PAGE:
The problem, as it so happens, is that Dennett, unlike Wolfe, is profoundly acquainted with the Problem of Meaning. In fact, you could argue that his signature contribution to the Philosophy of Mind is his ‘intentional stance,’ and his denial of anything resembling ‘original intentionality.’ Even though these views are (unlike those belonging to Wolfe’s theoretical mentors, Derrida or Luhmann) genuinely radical, even though they thoroughly condition what Dennett means when speaking of natural systems like humans or animals, Wolfe does not so much as mention it in his argument. His reading of Dennett is, in effect, almost entirely tendentious. Dennett nowhere argues that humans are ontologically intentional (representational) in a way that animals are not, only that human systems are, thanks to something about their organization, the most conducive to the attribution of intentional sophistication, ‘stance stances,’ such as meta-dissimulation and linguistically reportable beliefs. Accusing him of being Cartesian because he uses the word ‘representation’ when talking about cognition is no different than accusing him of being Creationist because he uses the word ‘design’ discussing evolution. He just doesn’t mean it that way.

If anyone is working through residual commitments to Descartes, here, it’s Wolfe. He’s the one making transcendental arguments for this special thing–value–and the need to spread it far and wide. He’s the one who thinks that transcendental argumentation, despite everything cognitive psychology has discovered, despite thousands of years of abject inability to provide anything but the most meagre consensus, counts as a form of knowledge. Just consider the quote above. ‘The science is all well and fine,’ he’s saying, ‘but it can’t aspire to knowledge short of my philosophy.’


Dennett is a meaning skeptic–perhaps the most famous living. Since Wolfe is a meaning dogmatist who has hidden his commitment to original intentionality behind his fancy for Derrida (who stuck to criticizing Searle for a reason), he needs to make Dennett seem theoretically retrograde somehow. But the sad fact is, Wolfe is the one behind the curve, the one mired in neo-Scholasticism. He would almost certainly balk at the notion of original intentionality, but it really is hard to see how he (or Derrida) could do without some bait-and-switch version of it. Thinking of meaning in terms of the ‘trace,’ as always-already derived, does nothing to change the fact that your conceptual register is wholly intentional, that it begs, at every turn, the question of whether there has ever been such a thing. For that is the radical question, the one that makes Derrida another transcendental conservative.

Is Wolfe arguing that our existing commitments suggest that we take the moral stance toward the interpretation of animal systems, or is he arguing that animals are moral beings, and that only our conceptual conceits have led us to think otherwise? Trust me, I fully appreciate the ugly corner questions like these paint me in, but this is precisely my point: the Problem of Meaning is the ugly corner we all find ourselves painted in. The question of ‘conceptual conceits’ potentially has no bottom–and it almost certainly reaches further than Wolfe is prepared to go.

In “A Difficulty in the Path of Psychoanalysis,” Freud discusses what he calls the ‘three great narcissistic wounds’ to humanity, the way the theories of Copernicus, Darwin, and (in his humble view) Freud have robbed humanity of their ontological privilege. Psychoanalysis, of course, never became the science he thought it would, and so never accrued the cognitive authority to do much more than prick the pride of the odd human here and there. The situation is far, far different with cognitive science, however. It is perhaps inevitable that moralists like Wolfe will cherry-pick its findings in an attempt to undermine the apparent disanalogies between the human and the animal, and so rationalize their arguments for animal rights. Instead of seeing the mechanization of the human and the animal (not to mention the conceptual, social, and political consequences that this mechanization implies), he sees the animalization of the human and the humanization of the animal–what he needs to see. Thanks to confirmation bias, he sees opportunity in this third wound, and utterly fails to consider the most immediate, most crucial question every grave wound raises: whether it is mortal.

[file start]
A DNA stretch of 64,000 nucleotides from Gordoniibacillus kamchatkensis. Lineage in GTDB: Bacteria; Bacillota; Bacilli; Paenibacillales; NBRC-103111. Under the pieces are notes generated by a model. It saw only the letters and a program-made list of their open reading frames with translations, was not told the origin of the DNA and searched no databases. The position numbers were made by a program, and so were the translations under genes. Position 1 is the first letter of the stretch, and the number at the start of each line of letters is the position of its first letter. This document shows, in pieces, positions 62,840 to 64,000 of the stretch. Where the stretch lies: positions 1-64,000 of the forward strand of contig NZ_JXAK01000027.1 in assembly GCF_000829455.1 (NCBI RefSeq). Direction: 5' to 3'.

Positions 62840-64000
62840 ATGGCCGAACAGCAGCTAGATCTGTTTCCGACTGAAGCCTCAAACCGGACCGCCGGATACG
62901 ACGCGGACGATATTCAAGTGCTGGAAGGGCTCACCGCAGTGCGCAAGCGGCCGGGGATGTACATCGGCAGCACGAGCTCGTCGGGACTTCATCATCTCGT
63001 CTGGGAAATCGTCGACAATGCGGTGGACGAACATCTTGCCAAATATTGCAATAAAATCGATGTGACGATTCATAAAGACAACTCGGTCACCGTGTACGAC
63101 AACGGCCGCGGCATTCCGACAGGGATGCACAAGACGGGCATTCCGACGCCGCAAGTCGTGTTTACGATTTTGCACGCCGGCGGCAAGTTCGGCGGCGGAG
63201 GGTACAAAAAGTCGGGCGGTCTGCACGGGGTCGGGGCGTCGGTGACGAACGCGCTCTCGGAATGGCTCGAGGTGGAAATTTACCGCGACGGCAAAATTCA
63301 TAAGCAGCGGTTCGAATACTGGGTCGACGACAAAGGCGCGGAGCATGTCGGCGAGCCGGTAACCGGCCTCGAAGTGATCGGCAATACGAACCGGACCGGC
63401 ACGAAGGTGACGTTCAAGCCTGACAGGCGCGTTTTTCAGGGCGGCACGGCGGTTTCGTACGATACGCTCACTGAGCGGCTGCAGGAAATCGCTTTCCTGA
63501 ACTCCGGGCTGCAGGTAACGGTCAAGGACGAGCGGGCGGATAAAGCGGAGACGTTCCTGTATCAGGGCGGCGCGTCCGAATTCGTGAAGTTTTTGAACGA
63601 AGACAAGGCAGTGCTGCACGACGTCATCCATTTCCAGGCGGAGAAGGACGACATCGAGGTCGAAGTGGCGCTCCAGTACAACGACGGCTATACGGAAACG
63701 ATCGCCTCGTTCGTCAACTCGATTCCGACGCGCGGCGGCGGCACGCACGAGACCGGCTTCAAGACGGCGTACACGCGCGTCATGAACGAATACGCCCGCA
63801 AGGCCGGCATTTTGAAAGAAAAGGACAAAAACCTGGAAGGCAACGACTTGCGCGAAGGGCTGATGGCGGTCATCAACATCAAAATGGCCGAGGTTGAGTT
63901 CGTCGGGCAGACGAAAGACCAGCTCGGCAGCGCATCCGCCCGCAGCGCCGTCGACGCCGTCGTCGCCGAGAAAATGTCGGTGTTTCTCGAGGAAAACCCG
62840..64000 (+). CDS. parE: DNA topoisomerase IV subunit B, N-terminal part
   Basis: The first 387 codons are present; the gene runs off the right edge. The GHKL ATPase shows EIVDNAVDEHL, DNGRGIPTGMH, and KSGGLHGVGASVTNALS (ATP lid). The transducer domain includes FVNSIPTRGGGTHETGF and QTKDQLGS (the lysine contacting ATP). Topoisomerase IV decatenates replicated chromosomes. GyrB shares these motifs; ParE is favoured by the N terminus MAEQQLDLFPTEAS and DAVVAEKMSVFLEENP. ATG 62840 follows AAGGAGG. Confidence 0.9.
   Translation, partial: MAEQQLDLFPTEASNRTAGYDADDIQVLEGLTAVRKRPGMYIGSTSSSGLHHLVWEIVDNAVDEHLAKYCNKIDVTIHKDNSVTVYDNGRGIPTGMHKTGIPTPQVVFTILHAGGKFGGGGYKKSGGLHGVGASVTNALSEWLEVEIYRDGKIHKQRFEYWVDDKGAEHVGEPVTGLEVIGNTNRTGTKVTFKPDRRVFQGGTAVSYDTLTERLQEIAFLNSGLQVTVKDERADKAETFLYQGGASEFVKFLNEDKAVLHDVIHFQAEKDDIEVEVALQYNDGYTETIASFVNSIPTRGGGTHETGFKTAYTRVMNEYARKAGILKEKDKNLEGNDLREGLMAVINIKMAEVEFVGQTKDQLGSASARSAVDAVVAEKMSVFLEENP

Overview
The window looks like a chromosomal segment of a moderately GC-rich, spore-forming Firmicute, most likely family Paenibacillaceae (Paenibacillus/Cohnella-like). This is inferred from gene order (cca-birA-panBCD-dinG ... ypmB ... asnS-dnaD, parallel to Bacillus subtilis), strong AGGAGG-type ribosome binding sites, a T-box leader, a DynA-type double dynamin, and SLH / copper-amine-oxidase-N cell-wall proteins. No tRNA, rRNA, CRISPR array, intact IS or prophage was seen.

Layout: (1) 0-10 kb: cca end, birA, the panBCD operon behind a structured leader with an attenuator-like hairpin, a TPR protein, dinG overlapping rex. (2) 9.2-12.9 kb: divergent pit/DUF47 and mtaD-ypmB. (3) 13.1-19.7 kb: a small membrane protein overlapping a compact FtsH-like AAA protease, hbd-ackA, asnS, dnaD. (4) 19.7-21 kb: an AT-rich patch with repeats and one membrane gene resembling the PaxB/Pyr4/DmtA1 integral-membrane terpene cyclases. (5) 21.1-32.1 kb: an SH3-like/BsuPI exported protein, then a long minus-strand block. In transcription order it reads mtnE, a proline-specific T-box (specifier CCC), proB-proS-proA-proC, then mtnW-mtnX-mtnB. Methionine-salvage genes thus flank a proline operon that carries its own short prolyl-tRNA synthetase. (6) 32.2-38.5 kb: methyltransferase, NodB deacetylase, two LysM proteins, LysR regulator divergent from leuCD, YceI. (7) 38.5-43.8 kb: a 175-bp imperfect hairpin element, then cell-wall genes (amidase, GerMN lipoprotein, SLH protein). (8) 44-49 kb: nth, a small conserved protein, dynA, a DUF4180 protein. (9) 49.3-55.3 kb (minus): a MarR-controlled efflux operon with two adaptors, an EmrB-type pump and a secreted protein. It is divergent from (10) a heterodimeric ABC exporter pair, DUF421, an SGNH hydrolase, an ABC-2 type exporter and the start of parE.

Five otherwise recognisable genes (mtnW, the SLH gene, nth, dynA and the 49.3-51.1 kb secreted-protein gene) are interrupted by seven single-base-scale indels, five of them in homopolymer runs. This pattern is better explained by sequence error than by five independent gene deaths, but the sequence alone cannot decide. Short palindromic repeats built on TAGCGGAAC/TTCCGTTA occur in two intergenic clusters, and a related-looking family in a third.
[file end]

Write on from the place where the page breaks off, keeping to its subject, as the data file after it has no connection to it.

Whether meaning–and value with it–might be dead before all is said and done.

Perhaps this is the reason no one wants to confront the Problem of Meaning in humanities circles: it simply does not serve their moral agendas. As Haidt says, human cognition is pretty much the bitch of our intuitive scruples, and these guys are as much skewed judging machines as the rest of us–even more, given that they are professionally trained rationalizers. They have an egalitarian impulse, one that I admire and share, and so, like everyone else, they cook up reasons why that impulse should sweep the table–the facts be damned.

Because the fact is, we are only now learning what the ‘human’ is, and the picture emerging from the fog of our bias and ignorance is troubling to say the least. Wolfe and his cadre will no doubt continue having faith in their hyper-egalitarian intuitions, will no doubt find ways to further rationalize whatever I have problematized here. But the neuroscientific research will continue accumulating all the same, and as it does, those interpretative approaches that ignore it will simply drift deeper into the fog of apologia, greasing the wheels of those who know and command by feeding the preconceptions of those who hope and serve.

Telling people–not unlike the evangelical Christians–that everything animate has a reason, everything animate has a claim.

This is why I catch a whiff of decadence when reading ‘posthuman’ theorists like Wolfe, that moral twinge you get when someone worries pets to the exclusion of starving children. I know that the latter suffer, and I believe this makes a binding claim upon us all. And I see it as the scandal of our age–the signature tragedy–that the faith required to hold this belief grows in proportion to our scientific knowledge of the human soul.

“It is a self-deception of philosophers and moralists,” Nietzsche writes, “to imagine that they escape decadence by opposing it. That is beyond their will; and, however little they acknowledge it, one later discovers that they were among the most powerful promoters of decadence.”